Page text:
The European Insurance and Occupational Pensions Authority (EIOPA) recently published technical advice to the European Commission covering product oversight and governance (POG) arrangement policy proposals for manufacturers of insurance products. The advice included requirements that insurance products are appropriately tested before being brought to market; are aligned with the demands and needs of the target market, and are distributed via appropriate channels. The POG arrangements need to have as their objective the prevention or mitigation of customer detriment; they need to be proportionate to the nature, scale and complexity of the manufacturers' business; they need to be documented, regularly reviewed, made available to staff and be endorsed by management.
EIOPA has clarified in its proposals that an insurance intermediary shall be considered a manufacturer where it has a decision-making role in designing and developing the insurance product. The insurance undertaking issuing the product will however remain fully responsible to the customer for the coverage provided. Both insurance undertaking and intermediary will remain responsible for the POG arrangements.
Different policy proposals from EIOPA apply to those who do not manufacture but do advise on insurance products. For example, these non-manufacturers need to ensure that they obtain all of the relevant, precise and up-to-date information about the product from the manufacturer and should promptly inform the manufacturer about any problems with the distribution strategy.
In a separate but related development for manufacturers of insurance products, EIOPA has provided further information, and a draft template, for the new Insurance Product Information Document (IPID) in draft Implementing Technical Standards published at the beginning of February. The IPID is a pre-contractual document for non-life insurance products to be drawn up by the manufacturers of those products and provided to customers in advance of the conclusion of a sale. This is irrespective of the distribution channel used i.e. direct, intermediary, telephone, online, comparison websites etc. The IPID does not though replace the policy terms and conditions. Any personalisation will be done via the terms and conditions and not via the IPID.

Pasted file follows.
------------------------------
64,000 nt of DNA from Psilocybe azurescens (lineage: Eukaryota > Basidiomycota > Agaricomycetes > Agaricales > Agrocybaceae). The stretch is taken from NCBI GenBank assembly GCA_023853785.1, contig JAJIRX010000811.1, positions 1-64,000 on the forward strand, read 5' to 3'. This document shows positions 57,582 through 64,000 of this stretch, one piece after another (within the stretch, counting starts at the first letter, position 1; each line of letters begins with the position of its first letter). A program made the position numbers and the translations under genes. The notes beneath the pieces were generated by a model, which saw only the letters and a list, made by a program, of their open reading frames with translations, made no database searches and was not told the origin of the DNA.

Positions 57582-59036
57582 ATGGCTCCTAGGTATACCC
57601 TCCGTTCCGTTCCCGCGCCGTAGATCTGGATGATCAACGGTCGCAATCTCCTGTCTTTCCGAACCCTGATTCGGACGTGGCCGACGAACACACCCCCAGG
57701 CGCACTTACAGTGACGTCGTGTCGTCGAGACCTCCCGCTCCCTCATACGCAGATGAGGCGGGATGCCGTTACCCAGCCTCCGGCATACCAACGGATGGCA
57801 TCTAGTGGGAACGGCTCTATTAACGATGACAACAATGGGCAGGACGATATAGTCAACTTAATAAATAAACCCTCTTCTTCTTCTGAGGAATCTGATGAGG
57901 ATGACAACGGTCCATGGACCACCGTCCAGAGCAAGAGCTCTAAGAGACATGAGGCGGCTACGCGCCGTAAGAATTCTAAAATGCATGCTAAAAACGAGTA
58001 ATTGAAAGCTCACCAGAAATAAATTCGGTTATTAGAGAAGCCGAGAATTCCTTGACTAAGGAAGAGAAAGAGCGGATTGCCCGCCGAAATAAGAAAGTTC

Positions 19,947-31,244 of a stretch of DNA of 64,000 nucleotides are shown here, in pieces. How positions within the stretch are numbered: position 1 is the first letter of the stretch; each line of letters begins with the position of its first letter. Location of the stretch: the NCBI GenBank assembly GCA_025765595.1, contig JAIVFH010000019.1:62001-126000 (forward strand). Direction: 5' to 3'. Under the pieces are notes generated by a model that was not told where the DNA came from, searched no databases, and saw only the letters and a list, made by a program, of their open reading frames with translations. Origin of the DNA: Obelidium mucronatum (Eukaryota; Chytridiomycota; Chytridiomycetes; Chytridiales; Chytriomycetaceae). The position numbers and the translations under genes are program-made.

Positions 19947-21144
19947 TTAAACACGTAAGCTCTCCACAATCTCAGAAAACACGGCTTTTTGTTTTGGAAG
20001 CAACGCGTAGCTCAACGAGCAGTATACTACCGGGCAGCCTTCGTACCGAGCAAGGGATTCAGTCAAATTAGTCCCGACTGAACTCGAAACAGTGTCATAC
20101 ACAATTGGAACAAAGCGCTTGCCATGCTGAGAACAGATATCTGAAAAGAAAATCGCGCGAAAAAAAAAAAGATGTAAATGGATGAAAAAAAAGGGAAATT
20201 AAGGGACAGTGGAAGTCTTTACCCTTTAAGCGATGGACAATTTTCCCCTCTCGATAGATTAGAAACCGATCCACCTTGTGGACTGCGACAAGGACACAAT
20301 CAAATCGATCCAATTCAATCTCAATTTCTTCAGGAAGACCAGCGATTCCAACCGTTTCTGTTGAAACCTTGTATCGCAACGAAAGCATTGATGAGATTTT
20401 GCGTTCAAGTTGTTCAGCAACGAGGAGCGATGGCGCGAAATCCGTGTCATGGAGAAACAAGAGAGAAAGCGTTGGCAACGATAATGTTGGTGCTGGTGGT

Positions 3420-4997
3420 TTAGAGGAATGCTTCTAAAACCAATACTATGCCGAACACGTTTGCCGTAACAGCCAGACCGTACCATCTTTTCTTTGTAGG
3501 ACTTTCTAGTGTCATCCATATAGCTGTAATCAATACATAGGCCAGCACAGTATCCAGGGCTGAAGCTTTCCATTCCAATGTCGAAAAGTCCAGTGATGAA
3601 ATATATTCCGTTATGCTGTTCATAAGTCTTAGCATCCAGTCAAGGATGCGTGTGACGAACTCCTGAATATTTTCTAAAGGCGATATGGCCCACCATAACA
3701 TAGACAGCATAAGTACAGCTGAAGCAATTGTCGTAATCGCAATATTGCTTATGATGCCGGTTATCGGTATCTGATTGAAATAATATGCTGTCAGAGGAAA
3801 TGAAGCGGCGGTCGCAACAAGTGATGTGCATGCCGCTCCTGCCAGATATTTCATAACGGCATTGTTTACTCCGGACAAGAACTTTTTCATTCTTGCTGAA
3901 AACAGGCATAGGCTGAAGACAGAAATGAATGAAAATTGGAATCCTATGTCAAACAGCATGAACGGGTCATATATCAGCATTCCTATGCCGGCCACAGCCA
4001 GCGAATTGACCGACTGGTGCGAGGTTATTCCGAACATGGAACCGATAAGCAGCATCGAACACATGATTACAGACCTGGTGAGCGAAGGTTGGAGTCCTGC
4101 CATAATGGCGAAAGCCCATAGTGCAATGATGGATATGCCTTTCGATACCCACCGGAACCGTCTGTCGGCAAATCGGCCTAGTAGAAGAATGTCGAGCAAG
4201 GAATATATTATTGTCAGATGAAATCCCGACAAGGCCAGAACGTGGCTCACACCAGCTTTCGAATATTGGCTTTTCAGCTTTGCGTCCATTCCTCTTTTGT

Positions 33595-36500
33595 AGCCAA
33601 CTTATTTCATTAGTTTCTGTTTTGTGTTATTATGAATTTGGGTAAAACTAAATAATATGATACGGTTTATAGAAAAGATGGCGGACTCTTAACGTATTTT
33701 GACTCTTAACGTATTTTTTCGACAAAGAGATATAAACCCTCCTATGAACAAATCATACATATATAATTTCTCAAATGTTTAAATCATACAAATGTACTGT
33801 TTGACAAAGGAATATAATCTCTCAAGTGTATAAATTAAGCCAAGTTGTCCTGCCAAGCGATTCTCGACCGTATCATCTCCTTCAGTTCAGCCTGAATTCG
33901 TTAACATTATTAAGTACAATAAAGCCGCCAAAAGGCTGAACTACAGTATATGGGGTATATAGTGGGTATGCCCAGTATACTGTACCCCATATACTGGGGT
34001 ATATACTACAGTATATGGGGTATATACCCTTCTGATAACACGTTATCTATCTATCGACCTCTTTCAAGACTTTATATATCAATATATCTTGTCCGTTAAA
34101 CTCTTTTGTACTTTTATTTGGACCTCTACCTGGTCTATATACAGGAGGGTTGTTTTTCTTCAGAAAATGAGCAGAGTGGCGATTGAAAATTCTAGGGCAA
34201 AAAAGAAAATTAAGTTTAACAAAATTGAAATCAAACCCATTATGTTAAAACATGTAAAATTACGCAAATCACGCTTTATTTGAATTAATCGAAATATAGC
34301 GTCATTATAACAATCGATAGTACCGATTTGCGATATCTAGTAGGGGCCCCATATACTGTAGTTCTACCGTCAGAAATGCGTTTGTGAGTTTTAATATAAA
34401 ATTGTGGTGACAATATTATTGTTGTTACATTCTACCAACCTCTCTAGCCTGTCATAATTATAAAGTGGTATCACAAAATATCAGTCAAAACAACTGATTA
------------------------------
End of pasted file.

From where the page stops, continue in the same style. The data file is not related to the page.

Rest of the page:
Requirements for the IPID are set out in the Insurance Distribution Directive (IDD) including that it is:
- a short and stand-alone document;
- clear and easy to read, using characters of a readable size;
- written in the official language where the insurance product is offered;
- accurate and not misleading;
- provides information about the type of insurance;
- provides a summary of the insurance cover;
- includes the means of payment of premiums and the duration of payments;
- includes the main exclusions;
- includes customer obligations;
- includes the contract term; and
- includes the means of terminating the contract.
Application in the UK
Both the POG arrangements and IPID aspects of the IDD have to be consulted on by regulator the FCA as part of the UK implementation process. A second consultation dealing with these aspects is expected later in the year. Following increased focus and consultation in recent years by both EU and UK regulators on product development and design, the policy proposals on POG arrangements will not be a surprise to UK firms. Much of EIOPA's advice in this regard has been based on preparatory guidelines on POG arrangements previously published in April 2016 with which firms should be familiar.
Although it has not yet formally consulted on IPID requirements, the FCA has sought views in its first consultation published recently on whether the IPID should be provided to commercial as well as retail customers. This is because, in developing the IPID, EIOPA has focused on retail customers only.
The context for the EIOPA policy proposals on POG arrangements for insurance products is article 25 of the IDD which says that insurance undertakings and intermediaries which manufacture any insurance product for sale to customers "shall maintain, operate and review a process for the approval of each insurance product, or significant adaptations of an existing insurance product, before it is marketed or distributed to customers". The requirements do not apply to the insurance of large risks. The IDD empowers the European Commission to adopt delegated acts to further specify the principles set out in Article 25 and the Commission sought technical advice from EIOPA as its first step in the process.
The context for the provisions on the IPID is article 20 of the IDD which says that:
- in article 20(4) - "prior to the conclusion of a contract, whether or not advice is given and irrespective of whether the insurance product is part of a package… the insurance distributor shall provide the customer with the relevant information about the insurance product in a comprehensible form to allow the customer to make an informed decision, while taking into account the complexity of the insurance product and the type of customer."
- in article 20(5) – the information "shall be provided by way of a standardised insurance product information document on paper or on another durable medium".
The IDD empowers EIOPA to develop the draft implementing technical standards regarding a standardised presentation format of the IPID specifying the details of the presentation of the information.